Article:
4 ways to increase participation in workplace wellbeing programs


If 87 per cent of employees have access to workplace wellbeing programs, why are only 23 per cent using them? To mark Wellbeing Week, here are four ways to boost uptake.

In the last few years, your organisation might have rolled out free lunchtime yoga, sessions with a financial advisor, and meditation classes. But maybe these workplace wellbeing initiatives have been getting less-than-impressive uptake. 

Is it because employees aren’t happy with what you’ve offered? Probably not. There are likely more complex barriers in place. And this isn’t just happening in your workplace; the challenge is widespread.

While 87 per cent of employees have access to mental and emotional wellbeing programs, only 23 per cent are using them, according to Gartner’s 2021 EVP Benchmarking Survey.

As COVID-19 necessitated an even greater focus on employees’ wellbeing needs, 64 per cent of organisations introduced a new wellbeing offering in 2020, and 46 per cent increased their wellbeing budgets, according to Gartner’s 2020 Wellbeing Benchmarking Survey.

The low uptake might have left leaders wondering why they should bother investing in wellbeing programs at all: maybe employees don’t consider them helpful, or maybe their mental health is okay after all? That seems unlikely since we know COVID-19 has been linked to high levels of psychological distress.

To coincide with Wellbeing Week, Aaron McEwan, Vice President, Research and Advisory at Gartner, postures why uptake is so low, and suggests four ways organisations can get their wellbeing programs to stick.

1. Give employees more time to participate

It’s all well and good to offer engaging and holistic wellbeing programs, but if employees are constantly feeling overworked and fatigued, they’re unlikely to have the time or energy to participate in mental health initiatives.

McEwan says while it’s hard to definitively know the factors contributing to poor uptake of wellbeing programs, his “personal bet is on employees being time poor and exhausted”.

“Part of the problem is that our inability to manage hybrid work has led to the fact that most employees are working longer hours than they did prior to the pandemic, at a time when their mental health has been damaged the most.

“Capacity, energy and time – these are the main factors [to explain] why we’re not seeing these programs taken up.”

Although employers should be wary of issuing mandates without careful consideration, there is a strong case to be made for organisations taking a more directive approach by asking employees to take regular breaks and look after their mental health.

McEwan says white collar organisations would benefit from taking a similar stance to blue collar sectors in this regard.

“If you’re working on a construction site, having a morning tea break is mandated,” he says. “In the white collar world of remote and hybrid work, nobody is mandating that, but we have to think about these things through a safety lens.”

Team-wide or company-wide breaks scheduled into the calendar could  provide an opportunity for employers to implement wellbeing initiatives – for example, having regular morning meditation classes to break up workflow and put healthy habits in place.

“Good companies are creating space for employees to voluntarily engage in behaviours that are going to be good for them,” says McEwan. 

2. Create opt-out workplace wellbeing programs

There will always be a reason to not sign up to a wellbeing program: an employee may have a pressing deadline, a meeting clash or feel they’re unable to spare the time to participate in a wellbeing session.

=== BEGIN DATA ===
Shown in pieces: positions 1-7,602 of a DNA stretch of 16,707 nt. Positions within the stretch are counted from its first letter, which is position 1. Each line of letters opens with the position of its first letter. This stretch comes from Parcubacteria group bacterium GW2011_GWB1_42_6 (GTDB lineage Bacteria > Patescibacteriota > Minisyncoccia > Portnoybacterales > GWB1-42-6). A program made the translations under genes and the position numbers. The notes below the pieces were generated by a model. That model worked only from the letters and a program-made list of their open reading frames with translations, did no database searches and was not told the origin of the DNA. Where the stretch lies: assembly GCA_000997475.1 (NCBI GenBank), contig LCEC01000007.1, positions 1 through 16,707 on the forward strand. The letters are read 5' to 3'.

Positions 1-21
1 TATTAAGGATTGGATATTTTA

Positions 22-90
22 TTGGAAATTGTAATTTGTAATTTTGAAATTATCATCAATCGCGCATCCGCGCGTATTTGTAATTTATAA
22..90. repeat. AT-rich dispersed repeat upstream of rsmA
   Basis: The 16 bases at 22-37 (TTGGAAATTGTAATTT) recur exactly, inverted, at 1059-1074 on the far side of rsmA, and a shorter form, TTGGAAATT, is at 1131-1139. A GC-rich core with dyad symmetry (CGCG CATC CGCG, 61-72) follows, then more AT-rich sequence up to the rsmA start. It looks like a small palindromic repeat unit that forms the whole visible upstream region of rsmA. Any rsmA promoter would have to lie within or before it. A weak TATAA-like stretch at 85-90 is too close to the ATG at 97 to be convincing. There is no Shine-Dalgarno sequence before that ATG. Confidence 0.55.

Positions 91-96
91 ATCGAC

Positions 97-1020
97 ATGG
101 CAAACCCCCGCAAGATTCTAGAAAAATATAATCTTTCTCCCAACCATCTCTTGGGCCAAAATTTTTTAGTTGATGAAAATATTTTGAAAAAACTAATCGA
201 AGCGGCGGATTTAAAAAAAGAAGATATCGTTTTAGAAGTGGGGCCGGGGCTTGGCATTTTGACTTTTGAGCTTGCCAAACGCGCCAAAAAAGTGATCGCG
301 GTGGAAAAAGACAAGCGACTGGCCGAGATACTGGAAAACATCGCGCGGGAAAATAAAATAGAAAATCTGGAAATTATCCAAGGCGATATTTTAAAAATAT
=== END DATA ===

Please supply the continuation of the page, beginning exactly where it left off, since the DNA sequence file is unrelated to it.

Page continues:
But if companies adopt an ‘opt-out’ strategy, wellbeing programs may become a more integrated part of an employee’s routine.

In an opt-out program, employees are automatically enrolled in wellbeing programs, whether that’s fitness classes, meditation, or financial planning sessions.

“Opt out programs fall into the bucket of nudge theory,” says McEwan. “It’s about making the right thing to do be the easy thing to do.”

‘Wellbeing should be about the way that work is designed, and the way the organisation is structured. The model of providing wellbeing programs as benefits is a Band-Aid solution,” says McEwan.

Opt out programs set a standard that employees are not just encouraged, but expected, to participate in wellbeing programs, unless they explicitly choose not to.

A 2013 study published in the Journal of Graduate Medical Education, provides strong support for the effectiveness of an opt-out approach. Despite high rates of burnout and depression in the medical profession, and the availability of workplace wellbeing programs, physicians were not forthcoming in signing up to the programs, the researchers observed.

Physicians in a medicine residency program at West Virginia University were scheduled to attend an appointment with a licensed therapist on a scheduled ‘wellbeing day’, with the option to opt out.

Ninety-three percent of physicians attended the session. Those who opted out were required to work, which likely provided added incentive to take part in the program. The majority reported high convenience, low levels of embarrassment if a colleague knew they had attended, and a high likelihood of returning if they felt they needed counselling.

These programs create a sense that wellbeing is an integrated part of an employee’s professional and personal development, and not something to tack onto a work day  if time permits.

“The bit that’s missing in a lot of approaches and what is going to help people maintain their wellbeing is to disconnect from work to forget about it and focus on themselves,” says McEwan.

3. Establish personalised programs

Less than half of employees (46 per cent) feel that their organisations’ wellbeing programs are personalised, according to Gartner research.

Mental health needs differ from employee to employee. What works for one person might not be quite right for another.